• Agellius permalink

      I agree that faith is not a brute force choice that is earned. But I think it’s still an act of will, in the sense that you were able to understand and profit from certain things your dad said once you were willing to “take the time to decode them — or at the very least, take the time to stick around to ask them to be decoded.”

      As you said, “Ultimately, a lot depends on my own attitude. The messages are here, but they aren’t forced on me.” If they’re not forced on you, that implies that you have free will in their regard. Similarly, the truths of Christianity (as I see them) are not capable of forcing assent, since they can’t be proven either scientifically or logically. How we react to them depends on our attitude towards them. Our attitude towards them is not entirely under our control, but it’s not entirely out of our control either.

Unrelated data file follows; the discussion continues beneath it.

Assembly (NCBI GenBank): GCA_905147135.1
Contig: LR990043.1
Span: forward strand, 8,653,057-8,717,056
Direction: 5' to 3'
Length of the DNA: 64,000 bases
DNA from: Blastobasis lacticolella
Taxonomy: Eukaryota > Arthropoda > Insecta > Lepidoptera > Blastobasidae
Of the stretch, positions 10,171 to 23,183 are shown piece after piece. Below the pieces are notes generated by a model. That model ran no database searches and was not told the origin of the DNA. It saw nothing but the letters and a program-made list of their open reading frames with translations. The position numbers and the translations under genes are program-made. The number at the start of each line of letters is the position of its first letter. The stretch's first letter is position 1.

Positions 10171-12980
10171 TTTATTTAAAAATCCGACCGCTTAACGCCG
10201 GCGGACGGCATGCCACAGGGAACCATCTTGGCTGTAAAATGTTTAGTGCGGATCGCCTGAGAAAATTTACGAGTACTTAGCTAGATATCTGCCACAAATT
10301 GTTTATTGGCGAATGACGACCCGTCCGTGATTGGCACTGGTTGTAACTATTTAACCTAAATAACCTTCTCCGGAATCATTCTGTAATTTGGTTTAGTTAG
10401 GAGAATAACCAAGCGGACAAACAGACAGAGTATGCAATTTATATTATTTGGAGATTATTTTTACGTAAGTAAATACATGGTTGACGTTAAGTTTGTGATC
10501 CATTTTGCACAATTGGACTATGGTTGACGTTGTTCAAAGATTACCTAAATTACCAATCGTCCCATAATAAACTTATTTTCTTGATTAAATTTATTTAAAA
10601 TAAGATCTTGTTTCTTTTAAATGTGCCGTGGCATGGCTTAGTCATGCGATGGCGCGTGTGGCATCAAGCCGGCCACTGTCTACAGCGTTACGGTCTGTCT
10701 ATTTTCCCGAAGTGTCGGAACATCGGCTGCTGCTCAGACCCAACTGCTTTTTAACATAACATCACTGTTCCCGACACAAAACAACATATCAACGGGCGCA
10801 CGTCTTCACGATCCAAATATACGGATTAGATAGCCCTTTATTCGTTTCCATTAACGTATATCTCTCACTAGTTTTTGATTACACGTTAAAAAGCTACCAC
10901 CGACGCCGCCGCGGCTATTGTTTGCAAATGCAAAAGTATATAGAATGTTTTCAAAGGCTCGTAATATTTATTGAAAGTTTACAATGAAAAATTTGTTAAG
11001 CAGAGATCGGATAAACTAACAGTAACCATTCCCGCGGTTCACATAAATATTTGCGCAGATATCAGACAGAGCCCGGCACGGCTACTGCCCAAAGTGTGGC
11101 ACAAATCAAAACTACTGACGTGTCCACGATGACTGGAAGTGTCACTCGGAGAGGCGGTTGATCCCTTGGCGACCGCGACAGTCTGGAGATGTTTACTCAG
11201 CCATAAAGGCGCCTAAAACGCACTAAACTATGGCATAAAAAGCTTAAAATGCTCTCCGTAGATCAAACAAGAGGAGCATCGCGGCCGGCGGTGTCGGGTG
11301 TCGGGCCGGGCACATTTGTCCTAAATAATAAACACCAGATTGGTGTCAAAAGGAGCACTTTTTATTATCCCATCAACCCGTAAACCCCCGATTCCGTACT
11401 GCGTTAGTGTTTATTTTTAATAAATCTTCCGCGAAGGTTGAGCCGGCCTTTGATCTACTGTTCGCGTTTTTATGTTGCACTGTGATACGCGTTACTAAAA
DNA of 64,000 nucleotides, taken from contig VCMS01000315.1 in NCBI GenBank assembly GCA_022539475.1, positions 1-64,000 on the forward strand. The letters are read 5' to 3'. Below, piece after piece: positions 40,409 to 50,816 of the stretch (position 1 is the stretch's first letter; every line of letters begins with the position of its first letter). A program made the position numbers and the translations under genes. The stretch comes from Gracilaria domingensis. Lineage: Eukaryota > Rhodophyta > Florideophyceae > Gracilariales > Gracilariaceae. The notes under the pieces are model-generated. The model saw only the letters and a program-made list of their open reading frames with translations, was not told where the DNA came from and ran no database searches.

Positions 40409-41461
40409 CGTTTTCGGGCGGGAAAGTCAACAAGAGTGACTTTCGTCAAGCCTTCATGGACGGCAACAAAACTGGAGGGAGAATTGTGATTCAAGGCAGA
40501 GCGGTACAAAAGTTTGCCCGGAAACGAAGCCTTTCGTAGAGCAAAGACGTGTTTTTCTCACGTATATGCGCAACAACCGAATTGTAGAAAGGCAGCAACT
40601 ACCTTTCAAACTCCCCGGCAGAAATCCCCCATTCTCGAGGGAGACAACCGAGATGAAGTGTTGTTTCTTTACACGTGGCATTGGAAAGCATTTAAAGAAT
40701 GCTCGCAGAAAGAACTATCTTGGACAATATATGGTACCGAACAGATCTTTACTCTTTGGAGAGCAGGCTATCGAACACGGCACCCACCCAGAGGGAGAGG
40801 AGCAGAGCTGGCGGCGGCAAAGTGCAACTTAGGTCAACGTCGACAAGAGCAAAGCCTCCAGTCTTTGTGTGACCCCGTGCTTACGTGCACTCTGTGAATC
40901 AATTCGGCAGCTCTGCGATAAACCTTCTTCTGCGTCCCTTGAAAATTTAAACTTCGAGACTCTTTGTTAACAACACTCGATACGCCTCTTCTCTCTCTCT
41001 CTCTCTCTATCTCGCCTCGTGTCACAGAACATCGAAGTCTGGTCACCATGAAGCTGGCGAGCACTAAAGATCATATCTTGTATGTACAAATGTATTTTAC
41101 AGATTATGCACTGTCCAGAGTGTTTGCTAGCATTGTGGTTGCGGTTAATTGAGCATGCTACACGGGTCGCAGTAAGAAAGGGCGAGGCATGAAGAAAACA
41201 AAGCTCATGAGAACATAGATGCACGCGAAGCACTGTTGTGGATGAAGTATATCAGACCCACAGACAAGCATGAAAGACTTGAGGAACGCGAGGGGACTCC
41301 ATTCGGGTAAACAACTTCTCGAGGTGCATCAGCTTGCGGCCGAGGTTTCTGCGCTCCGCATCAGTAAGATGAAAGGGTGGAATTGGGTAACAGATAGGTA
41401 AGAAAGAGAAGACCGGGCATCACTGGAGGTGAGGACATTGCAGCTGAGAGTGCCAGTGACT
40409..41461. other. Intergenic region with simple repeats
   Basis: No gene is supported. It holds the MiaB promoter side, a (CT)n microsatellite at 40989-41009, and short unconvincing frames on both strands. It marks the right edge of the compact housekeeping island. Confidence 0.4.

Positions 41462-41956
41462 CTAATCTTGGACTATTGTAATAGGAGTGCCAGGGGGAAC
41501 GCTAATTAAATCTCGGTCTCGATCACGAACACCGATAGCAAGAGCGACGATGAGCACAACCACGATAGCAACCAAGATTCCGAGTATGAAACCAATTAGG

3. Mary Ann permalink

    I definitely agree that metaphors and parables are like feelers, but I also think they have value as more accessible ways to understand some of the ideas. Kind of like how music, arts, and theatre engage the audience. It taps into emotions and can often be more effective than any lecture at helping people understand the impact of how we treat each other. Like you said earlier, “If I didn’t see a direct applicability to my life, then out it went.” The stories create applicability by drawing us in and identifying with the characters. Once we re-emerge out of that story, it is not unusual for us to then ponder on what we saw and felt in the story and start thinking about it in terms of our own lives.